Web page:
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creating a content closet

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My closet has had a tumultuous couple of weeks: purge, organize, purge more, re-organize, repeat.  Be content.

It all began when I read and was inspired by Rhonda Mason and her posts about creating The Happy Closet, which she states was “the most liberating experience of my life.”  This post is based on her principles, so you really need to check out her amazing five posts on her closet to understand her minimalist, fantastic approach. (Unfortunately, her site has been inactivated.)  I wanted to know what she was talking about.  So I decided to jump in with both feet.

The next day, I spent two hours, with my son’s “help,” tearing clothes off hangers, throwing them into a mass of unworn clothing on the floor, while a pile of hangers accumulated on my bed.


Some of my history, which I know many mamas can relate in some way:

  • My weight has shifted into a depth of despair after my last pregnancy and every day I got dressed, I was depressed.
  • After my son was born, I was wearing pre-pregnancy clothes at 6 weeks and jeans at 3 months.
  • My daughter (my second) is now 8+ months and I cannot pull up any pre-pregnancy pants.  I can hardly wear any shirts.
  • Of course I want to be healthy and try to lose the weight in the right way (namely, continue to eat good, real, wholesome food and exercise more regularly, and I will continue to do so).

How do you create a content closet?

It is one that has clothes you love.

It is one that has clothes that fit.

It is one that makes you feel lovely and beautiful every time you see it.

It is organized.


My closet now.  There are spaces between the hangers and I love everything in it.

Everything your closet should and shouldn’t be

It is not full of clothes you wish you still fit into.  (I had dresses that were size 4.)

It is not full of clothes from 10+ years ago that you do not wear.  (I had clothes from high school.)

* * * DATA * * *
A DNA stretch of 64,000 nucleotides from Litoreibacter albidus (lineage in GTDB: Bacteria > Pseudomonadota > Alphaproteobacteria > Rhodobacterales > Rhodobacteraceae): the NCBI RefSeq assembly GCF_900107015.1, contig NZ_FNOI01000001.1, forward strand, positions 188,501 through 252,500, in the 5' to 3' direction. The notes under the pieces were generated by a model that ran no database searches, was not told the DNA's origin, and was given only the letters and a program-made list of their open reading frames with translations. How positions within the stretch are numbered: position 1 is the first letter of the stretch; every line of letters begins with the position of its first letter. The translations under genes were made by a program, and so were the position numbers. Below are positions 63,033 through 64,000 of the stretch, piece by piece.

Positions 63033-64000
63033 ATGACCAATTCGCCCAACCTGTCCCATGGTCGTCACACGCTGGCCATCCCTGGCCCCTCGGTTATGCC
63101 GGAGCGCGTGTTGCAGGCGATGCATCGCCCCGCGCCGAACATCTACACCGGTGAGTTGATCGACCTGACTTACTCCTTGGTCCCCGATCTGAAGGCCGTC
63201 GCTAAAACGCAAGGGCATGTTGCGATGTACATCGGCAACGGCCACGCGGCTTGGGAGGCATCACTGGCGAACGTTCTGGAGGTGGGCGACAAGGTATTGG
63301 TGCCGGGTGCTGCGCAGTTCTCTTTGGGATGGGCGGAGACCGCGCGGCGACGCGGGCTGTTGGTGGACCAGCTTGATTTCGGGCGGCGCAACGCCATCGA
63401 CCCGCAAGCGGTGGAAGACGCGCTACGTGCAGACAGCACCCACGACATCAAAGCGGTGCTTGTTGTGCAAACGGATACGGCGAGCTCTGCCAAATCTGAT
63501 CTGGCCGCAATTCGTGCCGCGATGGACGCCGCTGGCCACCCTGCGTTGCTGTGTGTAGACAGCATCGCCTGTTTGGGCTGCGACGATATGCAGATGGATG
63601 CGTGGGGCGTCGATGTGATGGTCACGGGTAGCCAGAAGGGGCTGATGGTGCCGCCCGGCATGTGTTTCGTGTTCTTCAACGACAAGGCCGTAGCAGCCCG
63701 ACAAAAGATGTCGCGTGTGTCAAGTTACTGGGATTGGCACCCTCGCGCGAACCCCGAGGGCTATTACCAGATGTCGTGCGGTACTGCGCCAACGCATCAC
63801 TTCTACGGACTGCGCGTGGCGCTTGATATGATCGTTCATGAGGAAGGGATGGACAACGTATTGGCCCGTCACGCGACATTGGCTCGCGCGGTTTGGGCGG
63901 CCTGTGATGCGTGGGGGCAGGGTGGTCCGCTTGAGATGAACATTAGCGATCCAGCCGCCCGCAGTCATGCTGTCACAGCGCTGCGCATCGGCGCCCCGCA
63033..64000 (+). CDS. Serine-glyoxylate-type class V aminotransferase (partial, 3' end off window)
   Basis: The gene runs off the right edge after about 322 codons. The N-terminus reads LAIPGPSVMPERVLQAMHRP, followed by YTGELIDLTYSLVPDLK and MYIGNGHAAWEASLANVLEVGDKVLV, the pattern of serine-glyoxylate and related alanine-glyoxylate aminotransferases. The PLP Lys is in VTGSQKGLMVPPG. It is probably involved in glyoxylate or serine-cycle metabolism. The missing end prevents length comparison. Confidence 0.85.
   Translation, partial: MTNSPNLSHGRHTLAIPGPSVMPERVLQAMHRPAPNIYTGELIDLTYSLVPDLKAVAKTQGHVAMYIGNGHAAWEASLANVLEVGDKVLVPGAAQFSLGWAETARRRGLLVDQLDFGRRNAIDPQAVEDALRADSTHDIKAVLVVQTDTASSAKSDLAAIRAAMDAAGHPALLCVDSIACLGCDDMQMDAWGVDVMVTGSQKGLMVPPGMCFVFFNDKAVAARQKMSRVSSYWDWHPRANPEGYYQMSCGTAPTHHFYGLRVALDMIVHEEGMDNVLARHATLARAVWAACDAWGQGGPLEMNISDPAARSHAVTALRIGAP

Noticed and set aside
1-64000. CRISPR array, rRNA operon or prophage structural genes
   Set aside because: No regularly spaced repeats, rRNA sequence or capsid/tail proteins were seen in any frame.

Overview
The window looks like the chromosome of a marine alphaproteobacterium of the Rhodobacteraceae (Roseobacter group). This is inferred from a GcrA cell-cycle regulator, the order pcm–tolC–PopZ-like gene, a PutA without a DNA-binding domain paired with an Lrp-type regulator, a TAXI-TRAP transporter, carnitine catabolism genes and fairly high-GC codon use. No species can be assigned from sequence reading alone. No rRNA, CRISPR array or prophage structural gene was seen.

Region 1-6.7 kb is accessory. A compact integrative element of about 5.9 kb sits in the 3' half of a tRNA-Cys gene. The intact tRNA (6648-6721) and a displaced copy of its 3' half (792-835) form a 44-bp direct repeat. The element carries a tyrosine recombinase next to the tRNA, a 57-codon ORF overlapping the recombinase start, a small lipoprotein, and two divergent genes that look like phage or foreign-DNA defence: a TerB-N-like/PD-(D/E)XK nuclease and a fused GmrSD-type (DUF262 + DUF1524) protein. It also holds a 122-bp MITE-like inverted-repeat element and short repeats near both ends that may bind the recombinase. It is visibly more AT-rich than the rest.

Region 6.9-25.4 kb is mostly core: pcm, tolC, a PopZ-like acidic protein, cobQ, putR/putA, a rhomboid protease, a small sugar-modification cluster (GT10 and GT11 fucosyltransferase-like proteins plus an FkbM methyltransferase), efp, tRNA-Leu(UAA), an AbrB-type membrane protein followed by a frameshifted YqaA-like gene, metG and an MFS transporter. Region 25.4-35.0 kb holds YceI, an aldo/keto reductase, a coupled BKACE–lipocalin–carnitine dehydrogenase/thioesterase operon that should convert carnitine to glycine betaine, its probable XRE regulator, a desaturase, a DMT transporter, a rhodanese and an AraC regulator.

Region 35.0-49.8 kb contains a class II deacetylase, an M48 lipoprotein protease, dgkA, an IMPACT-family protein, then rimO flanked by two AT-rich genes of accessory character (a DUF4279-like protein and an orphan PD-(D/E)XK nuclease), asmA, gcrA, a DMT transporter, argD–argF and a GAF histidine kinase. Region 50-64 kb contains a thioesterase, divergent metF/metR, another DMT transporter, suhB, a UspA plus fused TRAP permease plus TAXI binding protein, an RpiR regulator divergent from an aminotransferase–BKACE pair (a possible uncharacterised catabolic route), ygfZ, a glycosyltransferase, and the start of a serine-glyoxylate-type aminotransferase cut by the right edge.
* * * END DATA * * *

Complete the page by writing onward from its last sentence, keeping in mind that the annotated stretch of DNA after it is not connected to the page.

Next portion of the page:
It is not full of clothes you feel guilty for buying.  (I had some beautiful cashmere sweaters and Anthropologie dresses that were too small.)

It is not full of clothes you do not like/love.  (A lot of my purchases were bought because they were on sale and not because I had a plan to actually wear them.)

It is not full of accessories that you “might wear one day.” (I had tons of purses, belts, scarves, that I never wore, even once.)

It does not make you think you “need this and that” to make your closet “complete.”

It is not a slave to what fashion books, magazines, blogs, etc. say that you should love and have. (For example: I look awful in jackets/blazers — but I just purged 7 of them that I hardly ever wore.  They looked horrible from the start, but I thought that was an essential that I needed.)

It is a closet that makes you feel good

Rules of creating a content closet:

  • You don’t need tons of great outfits.  Find one outfit per occasion and you’ll know what to wear when you have to change fast for a specific occasion.  (A grocery trip, a night out, a family day out, a wedding.)
  • An item you love can be worn many, many times.
  • You shouldn’t want to buy anything new — and when you do buy something, there needs to be a plan to complete the outfits that you already have.
  • Just because cheap clothing is readily accessible (For example: I could buy 3 tshirts from Target for under $20) doesn’t mean that I need them or should buy them. (More on cheap clothing below.)


My room in the middle of the purge.

Further problems with an over-flowing closet

I used to have a separate summer wardrobe and winter wardrobe.  I changed it every season.  I didn’t even know what I had.  My clothes were in three big tubs in the basement, and there were more hanging clothes taking up way too much space in my son’s closet.

Most of the summer clothes were cute summer dresses and skirts that were both no longer my style (too many bright colors, when more and more, I’m favoring neutrals these days) and didn’t fit (size 4 or 6, anyone?).